Pianist Yuja Wang plays to a sold-out Lincoln Center
Updated: 2014-03-20 12:06
By Amy He in New York (China Daily USA)
Yuja Wang at a press event Wednesday after performing to a sold-out crowd in Avery Fisher Hall at Lincoln Center on Monday. Wang will be performing in Boston at the end of March before heading to Europe for the remainder of her 2013-2014 tour. Amy He / China Daily Pianist
The colorful cover of pianist Yuja Wang's latest album belies the difficulty of the pieces she recorded for the CD: Sergei Rachmaninov's Piano Concerto No 3, often called one of the most technically difficult pieces of music.
Wang played the piece to a sold-out audience at the Avery Fisher Hall at Lincoln Center in New York on Monday, one of her last US stops before heading to Europe to continue her 2013-2014 tour. The 27-year-old performed with the Los Angeles Philharmonic, conducted by Gustavo Dudamel.
Beijing-born Wang said at a press event on Wednesday that the Rachmaninov piece is "exhausting", but the concerto is one she has been listening to since she was 12, so it is fun to perform her own rendition.
"One of the first CDs I possessed was [Vladimir] Horowitz playing the piece with the New York Philharmonic and I just really loved it," she said. "Of course, it's technically hard and it's an exhausting 45-minute piece, but it's like wave after wave of passion until the end."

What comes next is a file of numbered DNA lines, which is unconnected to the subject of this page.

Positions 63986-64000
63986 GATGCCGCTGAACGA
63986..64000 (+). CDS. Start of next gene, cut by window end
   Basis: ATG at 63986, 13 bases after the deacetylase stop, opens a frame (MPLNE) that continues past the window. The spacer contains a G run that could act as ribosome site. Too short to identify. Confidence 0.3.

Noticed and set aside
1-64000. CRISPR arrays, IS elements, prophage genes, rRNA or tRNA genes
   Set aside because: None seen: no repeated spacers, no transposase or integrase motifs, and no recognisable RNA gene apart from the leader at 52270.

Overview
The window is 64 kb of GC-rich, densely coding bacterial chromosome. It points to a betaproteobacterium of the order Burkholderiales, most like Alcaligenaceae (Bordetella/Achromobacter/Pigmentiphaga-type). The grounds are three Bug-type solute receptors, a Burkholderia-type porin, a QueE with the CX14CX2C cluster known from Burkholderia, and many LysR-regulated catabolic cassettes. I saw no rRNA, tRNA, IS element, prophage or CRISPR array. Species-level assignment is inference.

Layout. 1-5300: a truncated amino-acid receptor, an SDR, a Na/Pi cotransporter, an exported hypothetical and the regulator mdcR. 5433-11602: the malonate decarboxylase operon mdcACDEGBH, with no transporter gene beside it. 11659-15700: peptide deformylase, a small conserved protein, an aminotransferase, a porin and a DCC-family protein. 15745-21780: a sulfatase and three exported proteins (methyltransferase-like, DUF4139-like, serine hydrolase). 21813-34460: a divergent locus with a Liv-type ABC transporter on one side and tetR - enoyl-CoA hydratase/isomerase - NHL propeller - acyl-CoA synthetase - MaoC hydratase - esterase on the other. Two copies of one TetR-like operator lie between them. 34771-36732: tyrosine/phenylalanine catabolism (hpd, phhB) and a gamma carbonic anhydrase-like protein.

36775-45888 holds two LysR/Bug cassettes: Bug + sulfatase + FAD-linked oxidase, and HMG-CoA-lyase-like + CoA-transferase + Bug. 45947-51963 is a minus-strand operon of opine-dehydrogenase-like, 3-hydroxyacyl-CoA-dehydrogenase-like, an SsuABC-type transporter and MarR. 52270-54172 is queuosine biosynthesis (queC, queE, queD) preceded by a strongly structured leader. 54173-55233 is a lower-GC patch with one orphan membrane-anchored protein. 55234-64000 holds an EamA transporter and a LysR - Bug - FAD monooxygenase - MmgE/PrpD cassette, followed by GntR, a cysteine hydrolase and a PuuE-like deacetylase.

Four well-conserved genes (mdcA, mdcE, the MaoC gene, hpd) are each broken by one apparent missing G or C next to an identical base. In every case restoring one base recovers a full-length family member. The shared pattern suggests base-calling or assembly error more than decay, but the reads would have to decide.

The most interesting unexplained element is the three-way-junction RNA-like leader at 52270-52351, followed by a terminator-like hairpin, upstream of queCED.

Wang likened playing Rachmaninov's piece to "telling a Russian story", a very different experience than performing Sergei Prokofiev's Piano Concerto No 2, the other concerto on her album released in October.
"It's different from the Prokofiev 2, which is very explosive and very dark, almost like rock 'n' roll. It's very concise in the structure and all the notes are condensed into 22 minutes," Wang said. "The way the Rachmaninov works is that it's very poignant and interwoven. There are lots of different episodes but they're all connected in a subtle way."
Working with Venezuelan conductor Dudamel, Wang's Rachmaninov, Piano Concerto No 3 & Prokofiev, Piano Concerto No 2 were recorded live in Caracas in February and the performances marked the first time the two have recorded together. The Simn Bolvar Symphony Orchestra of Venezuela accompanied Wang, the orchestra's first time with a soloist.
"Yuja has a wonderful quality in that she listens to us all the time. We connect as if we were playing chamber music," Dudamel said in a statement.
"Previously the orchestra has always recorded symphonic music. Yuja is very young and very talentedtogether we are all building a new generation of musicians and audiences," he added.
Wang began playing piano at the age of 6 and later studied at Beijing's Central Conservatory. She eventually joined Calgary's Mount Royal College and won its concerto competition and later graduated from the Curtis Institute in Philadelphia in 2008.
She made her recital debut at New York's Carnegie Hall in 2011 and debuted in Tokyo's Suntory Hall during her Japanese tour last year. Wang said that although she has not had a chance to tour extensively in China, there is growing interest from Asia and she has plans to perform there soon.
"Curiosity in Asia is very strong," she said. Last year, she played sold-out shows in Beijing, Taipei, Hong Kong and other Asian cities.
Wang is signed under Deutsche Grammophon, part of Universal Music Group. Her next album comes out in April.
(China Daily USA 03/20/2014 page2)